Source: ABC News
Source: CBS LocalTexas Fertilizer Plant Explosion Sends 120 to Hospitals, Levels Homes, Businesses
Fiery explosions at a Texas fertilizer plant in a small town north of Waco sent about 120 people to hospitals and apparently destroyed dozens of homes and businesses.
Area hospitals reported treating slightly more than 120 people injured by the West, Texas, blasts.
Texas Department of Public Safety spokesman Gail Scarborough had earlier put the number of injured near the plant even higher -- 200 people, 40 of them critically.
Another official with the Texas Department of Public Safety said there were deaths, though he did not immediately know how many. ABC News has not confirmed any deaths.
Besides the injuries, 75 to 100 houses and business were completely destroyed in and around the plant, Scarborough said.
"It's total chaos," West City Councilwoman Cheryl Marak said, according to ABC News Radio. "There's ambulances and fire trucks and police cars from everywhere."
An official with Hill Regional Hospital in Hillsboro, Texas, reported the facility treated 66 patients, 38 with serious injuries.
Baptist Hillcrest Medical Center in Waco had treated 29 wounded, said the center's CEO, Brett Esrock, and was expecting 20 more.
"They are coming in ambulances cars, vans, pretty much anything," Esrock said.
Most of Baptist Hillcrest's patients had minor-to-moderate injuries such as cuts, abrasions, broken bones and respiratory distress -- though there was at least one critical injury, Esrock said.
Marak told ABC News affiliate WFAA that the blast killed her pets and heavily damaged the local middle school.
"I was watching the flames and then it was just like a huge, huge explosion and two houses, I mean, it demolished both of those," Marak said, according to ABC News Radio. "I think everything around us is pretty much just gone."
Keith Williams, a local resident, said his house also was completely destroyed, according to ABC News Radio.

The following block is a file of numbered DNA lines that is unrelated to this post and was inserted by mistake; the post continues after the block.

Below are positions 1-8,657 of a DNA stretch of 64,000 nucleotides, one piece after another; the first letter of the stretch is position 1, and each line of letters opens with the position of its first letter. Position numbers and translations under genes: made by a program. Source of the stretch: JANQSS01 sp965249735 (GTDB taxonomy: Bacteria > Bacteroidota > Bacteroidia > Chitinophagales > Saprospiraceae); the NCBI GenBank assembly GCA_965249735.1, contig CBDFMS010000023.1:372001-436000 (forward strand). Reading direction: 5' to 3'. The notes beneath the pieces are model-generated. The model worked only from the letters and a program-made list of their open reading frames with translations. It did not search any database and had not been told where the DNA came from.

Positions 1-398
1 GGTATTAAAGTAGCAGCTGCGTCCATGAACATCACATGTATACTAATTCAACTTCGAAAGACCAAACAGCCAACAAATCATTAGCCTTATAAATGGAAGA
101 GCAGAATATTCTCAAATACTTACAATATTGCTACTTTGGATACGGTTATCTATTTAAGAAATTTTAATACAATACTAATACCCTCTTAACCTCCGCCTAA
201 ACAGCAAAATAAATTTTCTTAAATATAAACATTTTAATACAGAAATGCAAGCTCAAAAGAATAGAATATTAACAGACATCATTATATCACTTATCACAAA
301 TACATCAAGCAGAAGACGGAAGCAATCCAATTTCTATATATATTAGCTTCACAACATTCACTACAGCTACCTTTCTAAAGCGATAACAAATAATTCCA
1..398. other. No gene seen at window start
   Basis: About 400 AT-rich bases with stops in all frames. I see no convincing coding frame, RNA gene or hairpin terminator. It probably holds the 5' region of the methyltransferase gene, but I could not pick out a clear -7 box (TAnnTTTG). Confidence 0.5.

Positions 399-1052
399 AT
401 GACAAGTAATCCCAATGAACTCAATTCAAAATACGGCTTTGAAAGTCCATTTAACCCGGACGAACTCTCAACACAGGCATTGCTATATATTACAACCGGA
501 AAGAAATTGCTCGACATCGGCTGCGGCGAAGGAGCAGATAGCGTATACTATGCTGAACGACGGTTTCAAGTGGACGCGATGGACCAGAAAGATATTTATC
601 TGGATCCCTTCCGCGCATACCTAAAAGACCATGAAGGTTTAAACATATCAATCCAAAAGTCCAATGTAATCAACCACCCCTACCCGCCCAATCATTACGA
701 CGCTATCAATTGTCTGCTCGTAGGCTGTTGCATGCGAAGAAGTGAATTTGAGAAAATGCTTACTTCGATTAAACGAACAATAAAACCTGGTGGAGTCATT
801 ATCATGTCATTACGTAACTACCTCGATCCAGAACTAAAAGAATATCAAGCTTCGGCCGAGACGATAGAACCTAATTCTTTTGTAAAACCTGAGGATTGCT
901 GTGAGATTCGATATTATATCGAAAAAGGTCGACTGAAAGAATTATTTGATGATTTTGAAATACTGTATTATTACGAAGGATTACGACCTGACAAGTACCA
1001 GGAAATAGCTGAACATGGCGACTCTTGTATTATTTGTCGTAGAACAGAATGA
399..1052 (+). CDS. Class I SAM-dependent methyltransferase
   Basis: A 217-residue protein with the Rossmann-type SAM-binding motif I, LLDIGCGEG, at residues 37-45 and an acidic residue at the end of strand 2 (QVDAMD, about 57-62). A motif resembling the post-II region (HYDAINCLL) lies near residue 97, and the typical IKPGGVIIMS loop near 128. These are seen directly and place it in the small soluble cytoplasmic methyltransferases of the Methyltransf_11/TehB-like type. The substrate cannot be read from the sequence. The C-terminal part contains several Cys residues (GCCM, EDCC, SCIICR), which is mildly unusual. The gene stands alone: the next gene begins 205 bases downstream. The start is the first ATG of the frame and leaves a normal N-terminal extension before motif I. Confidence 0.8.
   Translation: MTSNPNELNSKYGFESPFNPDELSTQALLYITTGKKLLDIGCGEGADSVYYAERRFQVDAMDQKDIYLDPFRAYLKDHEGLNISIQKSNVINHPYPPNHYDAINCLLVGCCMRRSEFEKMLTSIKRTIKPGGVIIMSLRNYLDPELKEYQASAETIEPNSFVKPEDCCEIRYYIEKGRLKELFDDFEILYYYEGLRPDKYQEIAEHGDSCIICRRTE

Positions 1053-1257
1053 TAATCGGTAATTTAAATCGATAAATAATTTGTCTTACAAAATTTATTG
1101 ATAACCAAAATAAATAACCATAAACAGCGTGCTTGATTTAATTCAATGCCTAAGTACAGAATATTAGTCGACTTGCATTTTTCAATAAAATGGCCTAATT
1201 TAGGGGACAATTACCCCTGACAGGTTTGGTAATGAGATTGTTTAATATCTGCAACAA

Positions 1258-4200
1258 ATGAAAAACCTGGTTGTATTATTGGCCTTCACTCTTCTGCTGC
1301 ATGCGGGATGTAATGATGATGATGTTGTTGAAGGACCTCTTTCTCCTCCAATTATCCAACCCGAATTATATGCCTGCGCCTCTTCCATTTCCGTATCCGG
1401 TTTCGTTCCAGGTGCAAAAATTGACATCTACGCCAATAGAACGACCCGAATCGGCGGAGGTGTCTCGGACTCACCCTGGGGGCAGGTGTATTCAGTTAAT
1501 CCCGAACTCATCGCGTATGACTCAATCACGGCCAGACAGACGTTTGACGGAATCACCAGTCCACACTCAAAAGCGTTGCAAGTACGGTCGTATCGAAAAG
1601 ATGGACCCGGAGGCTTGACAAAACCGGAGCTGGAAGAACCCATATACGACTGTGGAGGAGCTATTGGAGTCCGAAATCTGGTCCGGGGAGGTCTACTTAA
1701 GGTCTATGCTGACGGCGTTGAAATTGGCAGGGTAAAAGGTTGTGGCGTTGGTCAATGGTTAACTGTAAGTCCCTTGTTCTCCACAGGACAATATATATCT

"All the ceilings are out," Williams said. "The windows are out. The brick's knocked off the house. My big garage out back is half blowed in."
He also saw "people with all their houses tore up across the street from me, on each side of me."
The West Fertilizer Plant exploded around 8 p.m. local time, and there were subsequent explosions around 10 p.m., WFAA reported. The cause of the explosions was unconfirmed, but a dispatcher was heard warning crews to move away from chemicals in unexploded tanks.
Firefighters initially went to the scene of a structure fire at the plant.
"They are still on scene, assessing the scene, treating the injuries, taking injured to the hospitals," Dani Moore, a spokeswoman for State Highway Patrol told ABC News Radio.
At least 10 buildings in the town of West were on fire, including a school located next to the plant, WFAA reported initially.
The town of West has a population of about 2,800.
Dozens Killed, Hundreds Injured In Fertilizer Plant Explosion
WACO (CBSDFW.COM) - A fertilizer plant explosion in the town of West, north of Waco, has killed as many as 70 people and injured hundreds. However, no official numbers have been released.
Meanwhile, the residents of the town of 2,700 are being asked to evacuate due to ammonia fumes after the explosion of West Fertilizer. The plant is located at 1471 Jerry Mashek Drive, just off Interstate-35. School buses and ambulances are being used to evacuate residents from the area.
Firefighters had been called to the plant to battle a small fire around 7 p.m. Crews were working to bring the blaze under control when the explosion happened around 7:50 p.m.